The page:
In the years to come, the traditional cliché of tourists who “travel abroad” will likely be adopting an entirely new definition - beginning in 2020, NASA will be opening the doors of the International Space Station for private tourists, private astronauts, and commercial businesses to enjoy. Want to add visiting space, the final frontier, to your bucket list of travel destinations? You better have deep pockets.
Since the ISS first launched in 1998 and when it became inhabitable in 2011, there have been a few “guest” visitors outside of the usual scientific researchers and astronauts. Dennis Tito became the first “space tourist” to go into orbit on a rocket that delivered supplies to the ISS in April, 2011, thanks to a little help from the Russian government and $40 million of his own. Tito describes his experience as extraordinary and he would have happily stayed up there for months.
Though the idea has been entertained since the ISS’s inception (including the 2017 Russian plans to build a luxury hotel and more), this will officially be the first time that NASA has welcomed tourists on the ISS. They aren’t just open for business, they are open for filming movies, filming commercials, commercial product testing and more. NASA Strategic Objective 2.1 directs the Agency to “lay the foundation for America to maintain a constant human presence in low-Earth orbit (LEO) to be enabled by a commercial market.” NASA is excited about this new offering as it is the culmination of decades of work, tests, and experiments to open the door for future opportunities and innovations for mankind.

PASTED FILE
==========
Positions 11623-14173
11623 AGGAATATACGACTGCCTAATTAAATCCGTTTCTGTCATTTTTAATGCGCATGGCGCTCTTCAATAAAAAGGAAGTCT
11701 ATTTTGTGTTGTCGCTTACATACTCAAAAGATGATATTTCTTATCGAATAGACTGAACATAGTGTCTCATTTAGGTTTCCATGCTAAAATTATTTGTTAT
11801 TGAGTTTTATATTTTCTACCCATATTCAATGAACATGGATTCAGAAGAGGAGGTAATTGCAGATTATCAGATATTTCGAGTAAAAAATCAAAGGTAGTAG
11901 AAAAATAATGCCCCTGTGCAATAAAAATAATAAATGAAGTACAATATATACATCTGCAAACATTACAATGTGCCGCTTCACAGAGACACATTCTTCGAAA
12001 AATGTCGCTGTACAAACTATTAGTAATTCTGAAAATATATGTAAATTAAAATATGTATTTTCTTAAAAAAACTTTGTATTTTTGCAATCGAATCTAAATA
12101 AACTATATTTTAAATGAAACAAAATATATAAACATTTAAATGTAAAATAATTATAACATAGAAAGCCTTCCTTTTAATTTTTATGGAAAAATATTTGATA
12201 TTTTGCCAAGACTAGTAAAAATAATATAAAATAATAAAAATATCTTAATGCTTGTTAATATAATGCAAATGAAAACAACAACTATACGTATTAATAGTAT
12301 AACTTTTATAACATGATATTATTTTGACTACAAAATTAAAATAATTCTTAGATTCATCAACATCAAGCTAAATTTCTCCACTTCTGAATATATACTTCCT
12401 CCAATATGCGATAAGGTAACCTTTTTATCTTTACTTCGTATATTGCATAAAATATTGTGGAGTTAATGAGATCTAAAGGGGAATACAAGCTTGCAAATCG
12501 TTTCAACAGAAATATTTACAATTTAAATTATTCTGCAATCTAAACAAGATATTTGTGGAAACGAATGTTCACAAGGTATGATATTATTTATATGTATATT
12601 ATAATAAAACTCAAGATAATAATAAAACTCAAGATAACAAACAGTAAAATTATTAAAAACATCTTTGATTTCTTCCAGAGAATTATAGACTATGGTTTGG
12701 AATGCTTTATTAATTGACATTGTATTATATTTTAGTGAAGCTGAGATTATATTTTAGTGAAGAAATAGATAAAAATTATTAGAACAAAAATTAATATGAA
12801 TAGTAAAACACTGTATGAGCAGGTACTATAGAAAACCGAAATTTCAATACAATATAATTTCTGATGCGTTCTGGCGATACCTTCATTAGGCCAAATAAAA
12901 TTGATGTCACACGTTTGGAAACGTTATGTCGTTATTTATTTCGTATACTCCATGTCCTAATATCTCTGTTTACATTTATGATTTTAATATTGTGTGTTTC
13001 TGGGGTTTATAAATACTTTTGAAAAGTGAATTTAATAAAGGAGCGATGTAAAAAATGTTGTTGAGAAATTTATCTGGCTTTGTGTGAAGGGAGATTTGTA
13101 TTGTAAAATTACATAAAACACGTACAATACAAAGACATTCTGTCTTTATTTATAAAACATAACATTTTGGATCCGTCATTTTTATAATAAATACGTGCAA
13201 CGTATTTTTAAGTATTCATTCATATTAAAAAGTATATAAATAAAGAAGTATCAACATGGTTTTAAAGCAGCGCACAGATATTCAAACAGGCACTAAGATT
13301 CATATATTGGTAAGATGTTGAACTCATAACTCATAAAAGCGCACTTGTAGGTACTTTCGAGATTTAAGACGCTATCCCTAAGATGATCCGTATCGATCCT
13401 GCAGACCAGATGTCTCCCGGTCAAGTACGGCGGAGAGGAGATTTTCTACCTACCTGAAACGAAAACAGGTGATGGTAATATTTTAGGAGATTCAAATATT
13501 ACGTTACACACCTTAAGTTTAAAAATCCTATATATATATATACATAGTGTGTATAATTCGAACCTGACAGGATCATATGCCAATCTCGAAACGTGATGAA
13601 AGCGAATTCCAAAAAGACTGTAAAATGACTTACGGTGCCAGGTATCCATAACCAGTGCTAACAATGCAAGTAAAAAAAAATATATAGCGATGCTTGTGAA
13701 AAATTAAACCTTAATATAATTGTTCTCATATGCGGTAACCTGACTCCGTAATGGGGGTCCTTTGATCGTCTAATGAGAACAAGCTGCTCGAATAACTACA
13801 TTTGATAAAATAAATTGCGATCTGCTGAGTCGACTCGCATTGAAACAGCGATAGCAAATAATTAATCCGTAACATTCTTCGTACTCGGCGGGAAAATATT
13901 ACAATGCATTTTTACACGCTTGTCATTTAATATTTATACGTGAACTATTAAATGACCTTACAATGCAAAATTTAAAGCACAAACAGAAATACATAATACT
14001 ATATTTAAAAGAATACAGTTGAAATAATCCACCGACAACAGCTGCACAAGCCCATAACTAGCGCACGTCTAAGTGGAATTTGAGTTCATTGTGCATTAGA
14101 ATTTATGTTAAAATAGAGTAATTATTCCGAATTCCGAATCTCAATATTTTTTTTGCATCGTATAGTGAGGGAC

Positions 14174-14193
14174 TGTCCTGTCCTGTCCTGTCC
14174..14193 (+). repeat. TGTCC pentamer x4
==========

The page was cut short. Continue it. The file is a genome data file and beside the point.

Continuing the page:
As exciting as this news is, it may still be a while (if ever) before the average traveler is able to go on this journey - it comes with an expensive price tag. Jeff DeWit, NASA’s Chief Financial Officer says that a round trip ticket is estimated to cost around $58 million total, with accommodations at around $35,000 per night. Unless you are filthy rich, doesn’t seem like space travel will be taking any of your PTO days.
Since this announcement, NASA has received criticism that it is sacrificing true scientific research and discoveries, the legacy of the agency and ISS, in favor commercialism and selling “space experiences” to the highest bidder. While there is no denying that NASA is on the verge of shifting the paradigm of tourism as we know it, it begs the question, is personal vacationing into space necessary? We understand the need to continue scientific discovery and exploration, but it’s not like they have a gift shop and you’ll want to take the family. Space is vast and void of tourist destinations in the conventional sense (as far as we know), so is the enormous cost and risk worth the reward?
There will always be adventurers and trailblazers among us, ready to discover the secrets of the next front and make landmark discoveries for mankind. For those elite one or two individuals per year (with $58 million to spend) that NASA will invite to the ISS, we hope you enjoy your trip! For the rest of us, looks we’ll only get to enjoy space travel thanks to the help of rovers and drones.
We can't help fund your trip to space, but If you’d like to find out more on II-VI Marlow or the EverGen PowerStrap Generator, please contact Anthony Bianchini, Director of Sales and Marketing.